The Achilles tendon forms a thick band joining your calf muscles to your heel. This tendon can be ruptured with rapid movements such as sprinting, lunging and jumping. There are two ways to treat patients who have ruptured their Achilles tendon, non-operative management in a splint or cast, and surgery. Multiple research studies have shown that both approaches have similar outcomes at one year when rehabilitation is started early. After this injury, dedicated rehabilitation of your core muscles, leg strength, balance and agility are essential for you to return to doing all of your regular activities.
The Achilles tendon is most commonly injured by sudden plantarflexion or dorsiflexion of the ankle, or by forced dorsiflexion of the ankle outside its normal range of motion. Other mechanisms by which the Achilles can be torn involve sudden direct trauma to the tendon, or sudden activation of the Achilles after atrophy from prolonged periods of inactivity. Some other common tears can occur from overuse while participating in intense sports. Twisting or jerking motions can also contribute to injury. Fluoroquinolone antibiotics, famously ciprofloxacin, are known to increase the risk of tendon rupture, particularly achilles.
You may notice the symptoms come on suddenly during a sporting activity or injury. You might hear a snap or feel a sudden sharp pain when the tendon is torn. The sharp pain usually settles quickly, although there may be some aching at the back of the lower leg. After the injury, the usual symptoms are as follows. A flat-footed type of walk. You can walk and bear weight, but cannot push off the ground properly on the side where the tendon is ruptured. Inability to stand on tiptoe. If the tendon is completely torn, you may feel a gap just above the back of the heel. However, if there is bruising then the swelling may disguise the gap. If you suspect an Achilles tendon rupture, it is best to see a doctor urgently, because the tendon heals better if treated sooner rather than later.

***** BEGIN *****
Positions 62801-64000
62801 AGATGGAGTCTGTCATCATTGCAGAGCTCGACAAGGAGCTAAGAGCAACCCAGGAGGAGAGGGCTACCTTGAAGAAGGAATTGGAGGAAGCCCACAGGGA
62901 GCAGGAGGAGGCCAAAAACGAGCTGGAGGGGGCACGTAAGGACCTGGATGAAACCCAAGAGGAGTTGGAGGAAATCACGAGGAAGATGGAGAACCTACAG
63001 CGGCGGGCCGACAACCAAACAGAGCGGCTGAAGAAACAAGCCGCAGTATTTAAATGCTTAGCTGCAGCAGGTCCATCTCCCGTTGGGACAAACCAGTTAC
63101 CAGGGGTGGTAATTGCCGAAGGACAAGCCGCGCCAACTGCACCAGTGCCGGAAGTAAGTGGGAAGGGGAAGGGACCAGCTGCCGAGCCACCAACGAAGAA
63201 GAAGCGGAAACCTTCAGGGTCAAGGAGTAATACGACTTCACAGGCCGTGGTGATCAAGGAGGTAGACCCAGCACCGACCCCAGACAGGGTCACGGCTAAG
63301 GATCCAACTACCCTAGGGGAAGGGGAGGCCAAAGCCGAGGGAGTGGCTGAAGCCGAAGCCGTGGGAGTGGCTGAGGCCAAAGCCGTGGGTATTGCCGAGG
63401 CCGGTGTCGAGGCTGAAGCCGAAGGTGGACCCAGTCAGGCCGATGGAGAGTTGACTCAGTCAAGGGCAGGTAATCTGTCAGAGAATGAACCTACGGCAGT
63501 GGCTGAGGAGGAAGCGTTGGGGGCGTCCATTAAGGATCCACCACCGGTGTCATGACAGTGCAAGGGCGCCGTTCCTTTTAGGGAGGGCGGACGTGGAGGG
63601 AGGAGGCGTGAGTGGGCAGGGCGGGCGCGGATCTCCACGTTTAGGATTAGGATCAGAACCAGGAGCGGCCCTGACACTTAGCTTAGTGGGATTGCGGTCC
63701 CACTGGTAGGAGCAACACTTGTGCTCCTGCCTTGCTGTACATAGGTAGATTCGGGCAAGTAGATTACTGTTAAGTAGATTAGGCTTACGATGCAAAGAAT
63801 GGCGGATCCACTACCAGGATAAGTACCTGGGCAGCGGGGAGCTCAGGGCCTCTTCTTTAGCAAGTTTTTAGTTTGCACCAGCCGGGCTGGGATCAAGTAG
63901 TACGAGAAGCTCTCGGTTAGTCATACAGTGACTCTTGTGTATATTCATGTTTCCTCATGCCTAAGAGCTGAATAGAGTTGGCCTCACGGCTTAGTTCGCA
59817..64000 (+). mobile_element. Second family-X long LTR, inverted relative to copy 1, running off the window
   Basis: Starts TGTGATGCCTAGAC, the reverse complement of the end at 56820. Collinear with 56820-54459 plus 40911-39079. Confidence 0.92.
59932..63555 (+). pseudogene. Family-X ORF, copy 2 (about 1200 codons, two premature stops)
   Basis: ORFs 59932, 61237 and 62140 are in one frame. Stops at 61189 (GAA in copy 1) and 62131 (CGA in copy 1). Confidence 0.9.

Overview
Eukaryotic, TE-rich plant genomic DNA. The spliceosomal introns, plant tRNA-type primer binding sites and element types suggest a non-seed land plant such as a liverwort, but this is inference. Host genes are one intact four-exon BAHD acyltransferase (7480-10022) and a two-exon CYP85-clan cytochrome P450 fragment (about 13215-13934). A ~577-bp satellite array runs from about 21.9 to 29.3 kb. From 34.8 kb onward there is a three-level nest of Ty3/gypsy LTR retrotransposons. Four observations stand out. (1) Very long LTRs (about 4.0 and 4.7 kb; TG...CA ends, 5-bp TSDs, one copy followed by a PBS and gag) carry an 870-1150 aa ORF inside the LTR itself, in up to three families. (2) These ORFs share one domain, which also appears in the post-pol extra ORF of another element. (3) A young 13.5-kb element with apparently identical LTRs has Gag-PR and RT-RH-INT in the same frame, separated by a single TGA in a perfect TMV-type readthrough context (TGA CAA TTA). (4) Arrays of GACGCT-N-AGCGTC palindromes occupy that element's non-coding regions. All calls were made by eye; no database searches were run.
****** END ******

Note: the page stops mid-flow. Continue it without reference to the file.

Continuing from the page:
The diagnosis is usually made on the basis of symptoms, the history of the injury and a doctor?s examination.
Non Surgical Treatment
Non-operative treatment consists of placing the foot in a downward position [equinus] and providing relative immobilization of the foot in this position until the Achilles has healed. This typically involves some type of stable bracing or relative immobilization for 6 weeks, often with limited or no weight bearing. The patient can then be transitioned to a boot with a heel lift and then gradually increase their activity level within the boot. It is very important that the status of the Achilles is monitored throughout non-operative treatment. This can be done by examination or via ultrasound. If there is evidence of gapping or non-healing, surgery may need to be considered. Formal protocols have been developed to help optimize non-operative treatments and excellent results have been reported with these protocols. The focus of these treatments is to ensure that the Achilles rupture is in continuity and is healing in a satisfactory manner. The primary advantage of non-operative treatment is that without an incision in this area, there are no problems with wound healing or infection. Wound infection following Achilles tendon surgery can be a devastating complication and therefore, for many patients, non-operative treatment should be contemplated. The main disadvantage of non-operative treatment is that the recovery is probably slower. On average, the main checkpoints of recovery occur 3-4 weeks quicker with operative treatment than with non-operative treatment. In addition, the re-rupture rate appears to be higher with some non-operative treatments. Re-rupture typically occurs 8-18 months after the original injury.
An Achilles tendon rupture is a complete tear of the fibrous tissue that connects the heel to the calf muscle. This is often caused by a sudden movement that overextends the tendon and usually occurs while running or playing sports such as basketball or racquetball. Achilles tendon rupture can affect anyone, but occurs most often in middle-aged men.
Prevention centers on appropriate daily Achilles stretching and pre-activity warm-up. Maintain a continuous level of activity in your sport or work up gradually to full participation if you have been out of the sport for a period of time. Good overall muscle conditioning helps maintain a healthy tendon.
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